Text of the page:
Which brings me to my second lesson, the one I was rewarded for remembering: Don't forget the local library. In my quest for locating the Sartor family I found myself in New Jersey examining a possibility that my Sartor family is related to the New Jersey colonial Salters. (The Sartor surname has also been spelled Salter, as shown in Revolutionary War pension application files and other documents) Ergo the attempted visit to Rutger Special Collections. Since I was in the area, I stopped in Hopewell, New Jersey. It was here that Benjamin Merrill is believed to have been born about 1731. Benjamin is claimed by some sources to be the father of my Nancy Merrill who was born about 1756. I am well aware of the fact that I haven't followed up on Nancy since my visit to North Carolina when I discovered that although Benjamin did have a daughter named Nancy, it doesn't look like she was my Nancy. So I'm not even certain Hopewell is still relevant, but since I was here I decided to check it out. Since the settlers of the Jersey Settlement in North Carolina came from Hopewell, I have a hunch that place is going to prove relevant, Benjamin Merrill or not. And I want to feel its local flavor, drive its back roads (and believe me, I did!) and all in all, I just plain wanted to go there. So I did.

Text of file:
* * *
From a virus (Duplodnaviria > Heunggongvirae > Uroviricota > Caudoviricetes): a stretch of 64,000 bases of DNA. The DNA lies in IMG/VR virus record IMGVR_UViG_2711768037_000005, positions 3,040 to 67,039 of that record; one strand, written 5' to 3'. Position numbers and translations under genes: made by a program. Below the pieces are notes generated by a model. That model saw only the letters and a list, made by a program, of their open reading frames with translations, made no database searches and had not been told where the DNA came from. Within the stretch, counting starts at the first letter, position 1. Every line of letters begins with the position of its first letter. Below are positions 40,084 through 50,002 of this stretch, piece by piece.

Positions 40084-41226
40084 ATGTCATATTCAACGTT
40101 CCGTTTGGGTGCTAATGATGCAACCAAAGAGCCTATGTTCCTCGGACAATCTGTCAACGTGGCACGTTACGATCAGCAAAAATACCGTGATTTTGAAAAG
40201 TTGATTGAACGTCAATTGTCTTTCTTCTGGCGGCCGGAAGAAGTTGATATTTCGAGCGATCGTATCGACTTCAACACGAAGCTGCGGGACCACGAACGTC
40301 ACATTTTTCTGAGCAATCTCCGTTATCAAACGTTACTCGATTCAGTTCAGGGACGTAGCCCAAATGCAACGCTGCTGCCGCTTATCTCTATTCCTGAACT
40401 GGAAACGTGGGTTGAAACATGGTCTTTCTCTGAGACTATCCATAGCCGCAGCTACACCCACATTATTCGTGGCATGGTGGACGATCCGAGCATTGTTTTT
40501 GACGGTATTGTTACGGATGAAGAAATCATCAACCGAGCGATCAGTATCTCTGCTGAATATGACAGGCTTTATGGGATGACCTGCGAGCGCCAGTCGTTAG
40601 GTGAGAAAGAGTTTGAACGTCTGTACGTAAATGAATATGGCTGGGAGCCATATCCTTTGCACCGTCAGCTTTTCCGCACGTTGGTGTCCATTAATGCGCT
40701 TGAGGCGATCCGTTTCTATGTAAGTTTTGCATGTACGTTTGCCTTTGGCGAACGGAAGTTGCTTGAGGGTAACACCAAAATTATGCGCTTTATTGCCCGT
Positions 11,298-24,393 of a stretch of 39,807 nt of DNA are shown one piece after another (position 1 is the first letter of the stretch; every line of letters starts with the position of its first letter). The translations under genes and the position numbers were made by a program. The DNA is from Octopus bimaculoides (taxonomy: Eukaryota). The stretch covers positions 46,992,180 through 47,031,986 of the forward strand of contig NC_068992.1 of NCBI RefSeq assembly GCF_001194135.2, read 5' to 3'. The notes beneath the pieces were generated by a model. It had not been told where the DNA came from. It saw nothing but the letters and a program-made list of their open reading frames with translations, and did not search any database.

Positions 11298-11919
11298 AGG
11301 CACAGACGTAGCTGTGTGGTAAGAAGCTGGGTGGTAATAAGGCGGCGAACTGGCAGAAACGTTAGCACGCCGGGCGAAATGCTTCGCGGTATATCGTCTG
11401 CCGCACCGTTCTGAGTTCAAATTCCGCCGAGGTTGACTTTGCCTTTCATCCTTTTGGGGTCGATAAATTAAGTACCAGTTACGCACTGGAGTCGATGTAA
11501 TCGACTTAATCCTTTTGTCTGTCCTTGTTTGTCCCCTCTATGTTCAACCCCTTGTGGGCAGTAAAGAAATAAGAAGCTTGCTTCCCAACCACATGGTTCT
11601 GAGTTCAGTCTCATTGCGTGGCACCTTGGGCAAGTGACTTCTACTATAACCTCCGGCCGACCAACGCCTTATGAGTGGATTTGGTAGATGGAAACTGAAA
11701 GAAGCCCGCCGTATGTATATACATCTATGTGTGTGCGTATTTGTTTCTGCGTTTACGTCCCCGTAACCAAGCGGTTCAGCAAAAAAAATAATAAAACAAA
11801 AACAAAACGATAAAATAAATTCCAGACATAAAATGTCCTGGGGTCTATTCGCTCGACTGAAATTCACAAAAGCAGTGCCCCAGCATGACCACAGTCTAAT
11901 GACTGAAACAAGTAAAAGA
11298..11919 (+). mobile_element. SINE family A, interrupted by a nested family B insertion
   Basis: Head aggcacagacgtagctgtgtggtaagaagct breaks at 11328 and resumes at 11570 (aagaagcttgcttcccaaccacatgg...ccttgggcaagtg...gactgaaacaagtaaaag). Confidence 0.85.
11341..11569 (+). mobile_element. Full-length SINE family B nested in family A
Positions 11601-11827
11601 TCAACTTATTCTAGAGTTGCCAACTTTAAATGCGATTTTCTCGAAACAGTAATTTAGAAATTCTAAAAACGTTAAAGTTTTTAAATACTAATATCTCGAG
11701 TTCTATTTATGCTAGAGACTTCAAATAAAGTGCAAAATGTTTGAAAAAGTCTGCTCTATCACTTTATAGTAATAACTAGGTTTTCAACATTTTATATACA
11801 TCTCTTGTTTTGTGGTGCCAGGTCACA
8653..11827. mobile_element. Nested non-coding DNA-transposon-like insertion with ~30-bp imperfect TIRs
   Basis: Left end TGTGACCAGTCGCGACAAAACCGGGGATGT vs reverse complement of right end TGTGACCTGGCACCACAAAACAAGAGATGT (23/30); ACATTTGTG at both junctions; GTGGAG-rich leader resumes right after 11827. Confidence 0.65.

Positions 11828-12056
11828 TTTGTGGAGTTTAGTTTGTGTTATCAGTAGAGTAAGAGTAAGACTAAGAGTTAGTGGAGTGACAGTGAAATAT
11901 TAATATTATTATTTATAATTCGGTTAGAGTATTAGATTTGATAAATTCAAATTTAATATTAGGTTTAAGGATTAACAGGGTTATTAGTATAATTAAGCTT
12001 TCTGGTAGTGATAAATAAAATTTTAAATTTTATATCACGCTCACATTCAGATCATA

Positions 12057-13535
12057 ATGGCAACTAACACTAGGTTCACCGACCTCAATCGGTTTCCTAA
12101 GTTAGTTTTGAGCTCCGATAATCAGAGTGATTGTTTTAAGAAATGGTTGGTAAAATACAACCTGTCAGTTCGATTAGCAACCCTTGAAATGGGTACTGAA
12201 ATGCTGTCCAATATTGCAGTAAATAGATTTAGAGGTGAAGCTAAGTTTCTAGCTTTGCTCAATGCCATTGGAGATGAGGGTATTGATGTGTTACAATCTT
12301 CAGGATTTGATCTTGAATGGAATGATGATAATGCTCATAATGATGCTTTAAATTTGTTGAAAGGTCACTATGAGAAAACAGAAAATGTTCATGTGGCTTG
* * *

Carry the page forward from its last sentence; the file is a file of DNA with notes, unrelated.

Hopewell, New Jersey Cemetery

It was delightful, and although I still don't know who Nancy's parents really are, I thoroughly enjoyed my visit to this charming town. There are two cemeteries. (Note: I don't see either of them at Find A Grave) The first was rather small, perhaps a quarter of a block, and was located behind the Catholic church. The other was large, old, and fabulous. Except I don't think any of my people have headstones there. I was hoping to consult the cemetery index in special collections at the library at Rutgers. (such disappointment...I should have called ahead!)